Wednesday, July 1, 2015

Online First: Re-examining the Growth Machine Ideology of Cities Conservation of Historic Properties in Hong Kong

Re-examining the Growth Machine Ideology of Cities

Conservation of Historic Properties in Hong Kong

  1. Esther H. K. Yung1
  2. Edwin H. W. Chan1
  1. 1The Hong Kong Polytechnic University, Kowloon, Hong Kong
  1. Esther H. K. Yung, Department of Building and Real Estate, The Hong Kong Polytechnic University, Hung Hom, Kowloon, Hong Kong. Email:


This article aims to examine (1) what impact growth machine ideology has on historic conservation and vice versa, (2) how heritage conservation effort’s institutional arrangements affect the composition and operation of growth coalitions, and (3) the impact of public concern on manipulating the growth machine ideology. This study looks at the conservation of two cases in Hong Kong, both of which have extremely high land value, to examine the complex interplay between built heritage and growth machine politics. The study also reveals how growth coalitions extend beyond formal institutional arrangements and how public concerns also greatly shape and determine the role of heritage conservation in contributing to growth in urban politics. This study provides a deeper understanding of the shifting value of heritage in cities where the growth machine thesis is espoused and examines how it is reframed by different actors.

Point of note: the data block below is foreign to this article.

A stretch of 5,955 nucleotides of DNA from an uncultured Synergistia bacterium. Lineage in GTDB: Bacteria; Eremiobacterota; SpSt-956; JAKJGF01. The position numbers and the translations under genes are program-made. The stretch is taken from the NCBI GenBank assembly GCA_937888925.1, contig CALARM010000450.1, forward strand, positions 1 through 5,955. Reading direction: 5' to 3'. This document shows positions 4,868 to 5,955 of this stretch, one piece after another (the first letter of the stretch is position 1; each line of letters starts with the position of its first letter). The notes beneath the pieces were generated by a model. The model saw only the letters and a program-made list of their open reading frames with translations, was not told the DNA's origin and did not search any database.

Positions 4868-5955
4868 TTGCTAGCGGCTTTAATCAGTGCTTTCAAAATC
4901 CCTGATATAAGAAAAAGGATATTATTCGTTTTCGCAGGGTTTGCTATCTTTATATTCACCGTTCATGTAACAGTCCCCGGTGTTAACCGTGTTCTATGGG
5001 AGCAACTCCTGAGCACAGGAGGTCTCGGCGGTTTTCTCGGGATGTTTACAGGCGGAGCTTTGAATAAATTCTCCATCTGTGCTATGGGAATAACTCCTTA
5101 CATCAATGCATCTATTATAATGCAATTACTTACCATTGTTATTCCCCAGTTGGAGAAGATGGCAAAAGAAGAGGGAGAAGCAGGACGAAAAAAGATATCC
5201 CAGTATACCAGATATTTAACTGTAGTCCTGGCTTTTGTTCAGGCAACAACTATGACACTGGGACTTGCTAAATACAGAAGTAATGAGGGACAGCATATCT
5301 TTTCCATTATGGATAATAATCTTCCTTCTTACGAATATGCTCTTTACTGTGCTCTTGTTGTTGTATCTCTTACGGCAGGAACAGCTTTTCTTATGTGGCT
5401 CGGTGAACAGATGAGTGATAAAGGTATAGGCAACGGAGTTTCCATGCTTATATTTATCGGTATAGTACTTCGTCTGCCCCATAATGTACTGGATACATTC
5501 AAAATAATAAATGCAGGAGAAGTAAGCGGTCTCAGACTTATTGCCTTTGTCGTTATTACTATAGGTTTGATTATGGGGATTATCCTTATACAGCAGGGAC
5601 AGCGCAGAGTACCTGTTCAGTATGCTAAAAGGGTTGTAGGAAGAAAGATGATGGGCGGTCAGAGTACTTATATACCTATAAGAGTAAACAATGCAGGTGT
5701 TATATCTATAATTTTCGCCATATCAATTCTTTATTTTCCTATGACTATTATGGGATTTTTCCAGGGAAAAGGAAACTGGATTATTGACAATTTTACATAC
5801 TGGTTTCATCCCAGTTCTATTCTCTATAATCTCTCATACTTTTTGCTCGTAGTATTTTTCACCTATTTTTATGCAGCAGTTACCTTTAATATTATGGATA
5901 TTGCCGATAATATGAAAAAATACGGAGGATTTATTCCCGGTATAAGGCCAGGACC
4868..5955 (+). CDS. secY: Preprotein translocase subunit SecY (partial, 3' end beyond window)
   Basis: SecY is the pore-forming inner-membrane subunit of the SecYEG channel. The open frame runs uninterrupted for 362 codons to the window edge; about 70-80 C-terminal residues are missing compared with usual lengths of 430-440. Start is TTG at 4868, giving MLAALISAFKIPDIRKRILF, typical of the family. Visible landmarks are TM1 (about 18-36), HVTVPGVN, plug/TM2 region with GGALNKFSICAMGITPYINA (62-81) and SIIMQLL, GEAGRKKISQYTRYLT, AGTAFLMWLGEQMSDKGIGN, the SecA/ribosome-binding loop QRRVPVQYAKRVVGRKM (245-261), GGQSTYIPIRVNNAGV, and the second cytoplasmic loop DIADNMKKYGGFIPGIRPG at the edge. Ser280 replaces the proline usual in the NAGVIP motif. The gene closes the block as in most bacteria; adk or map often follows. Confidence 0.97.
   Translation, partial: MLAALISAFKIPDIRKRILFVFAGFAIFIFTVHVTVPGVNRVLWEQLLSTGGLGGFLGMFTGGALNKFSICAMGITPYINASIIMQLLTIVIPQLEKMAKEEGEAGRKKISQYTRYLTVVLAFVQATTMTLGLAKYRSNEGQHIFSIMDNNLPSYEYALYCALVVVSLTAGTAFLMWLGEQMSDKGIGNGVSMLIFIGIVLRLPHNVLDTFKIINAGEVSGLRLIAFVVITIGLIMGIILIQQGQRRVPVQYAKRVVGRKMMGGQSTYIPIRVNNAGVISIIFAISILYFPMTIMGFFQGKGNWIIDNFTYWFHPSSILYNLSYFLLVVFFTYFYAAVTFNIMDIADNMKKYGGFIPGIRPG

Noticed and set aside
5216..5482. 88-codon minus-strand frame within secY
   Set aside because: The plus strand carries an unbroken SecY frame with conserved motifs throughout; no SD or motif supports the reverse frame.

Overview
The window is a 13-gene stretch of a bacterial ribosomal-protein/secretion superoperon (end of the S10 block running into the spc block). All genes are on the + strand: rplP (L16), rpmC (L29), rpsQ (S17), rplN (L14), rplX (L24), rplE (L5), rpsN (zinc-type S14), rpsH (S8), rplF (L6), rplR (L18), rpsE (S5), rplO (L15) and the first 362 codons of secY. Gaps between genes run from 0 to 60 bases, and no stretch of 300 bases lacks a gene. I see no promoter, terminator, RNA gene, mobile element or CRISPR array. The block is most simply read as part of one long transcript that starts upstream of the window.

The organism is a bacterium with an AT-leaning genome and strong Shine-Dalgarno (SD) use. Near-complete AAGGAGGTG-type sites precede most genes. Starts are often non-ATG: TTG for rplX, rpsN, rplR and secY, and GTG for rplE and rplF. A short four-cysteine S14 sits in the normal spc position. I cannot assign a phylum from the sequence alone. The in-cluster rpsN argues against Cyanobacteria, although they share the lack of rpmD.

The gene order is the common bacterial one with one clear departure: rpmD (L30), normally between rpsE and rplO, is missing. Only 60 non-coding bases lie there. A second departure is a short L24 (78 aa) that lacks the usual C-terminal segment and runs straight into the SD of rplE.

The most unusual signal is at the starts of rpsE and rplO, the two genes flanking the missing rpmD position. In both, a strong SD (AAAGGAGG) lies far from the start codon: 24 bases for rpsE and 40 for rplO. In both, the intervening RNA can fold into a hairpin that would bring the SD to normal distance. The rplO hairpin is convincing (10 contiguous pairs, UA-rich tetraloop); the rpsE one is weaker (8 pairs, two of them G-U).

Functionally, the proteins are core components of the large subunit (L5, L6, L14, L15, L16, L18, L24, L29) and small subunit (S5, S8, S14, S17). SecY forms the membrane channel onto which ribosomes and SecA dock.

Monday, June 29, 2015

Urban Colloquy on Regime Politics podcasts now available!

Two podcasts have been recorded to showcase and elaborate on the Urban Colloquy published in UAR in January 2015. The podcasts feature Dr. Peter Burns, Dr. Clarence N. Stone, Dr. Michael Jones-Correa, Diane Wong, Dr. Joel Rast. and Dr. Katherine B. Hankins.

The podcasts may be listened to here.

Urban Colloquy on Clarence N. Stone’s Regime Politics, Part I

This is the first of a two-part series moderated by Peter Burns, Editor of Urban Affairs Review, on the Urban Colloquy of Vol. 51, Issue 1 (January 2015): "Clarence N. Stone’s Regime Politics." Burns invites Clarence N. Stone to reflect on his recent article, “Reflections on Regime Politics: From Governing Coalition to Urban Political Order.” Michael Jones-Correa and Diane Wong contribute to the discussion with their article titled “Whose Politics? Reflections on Clarence Stone’s Regime Politics.”  

Urban Colloquy on Clarence N. Stone’s Regime Politics, Part II

This is Part II of the Urban Affairs Review Urban Colloquy: "Clarence N. Stone’s Regime Politics" (Vol. 51, Issue 1, January 2015). Peter Burns, Editor of UAR, invites Joel Rast, author of “Urban Regime Theory and the Problem of Change,” and Katherine B. Hankins, author of “Regime Politics in Geography,” to the discussion.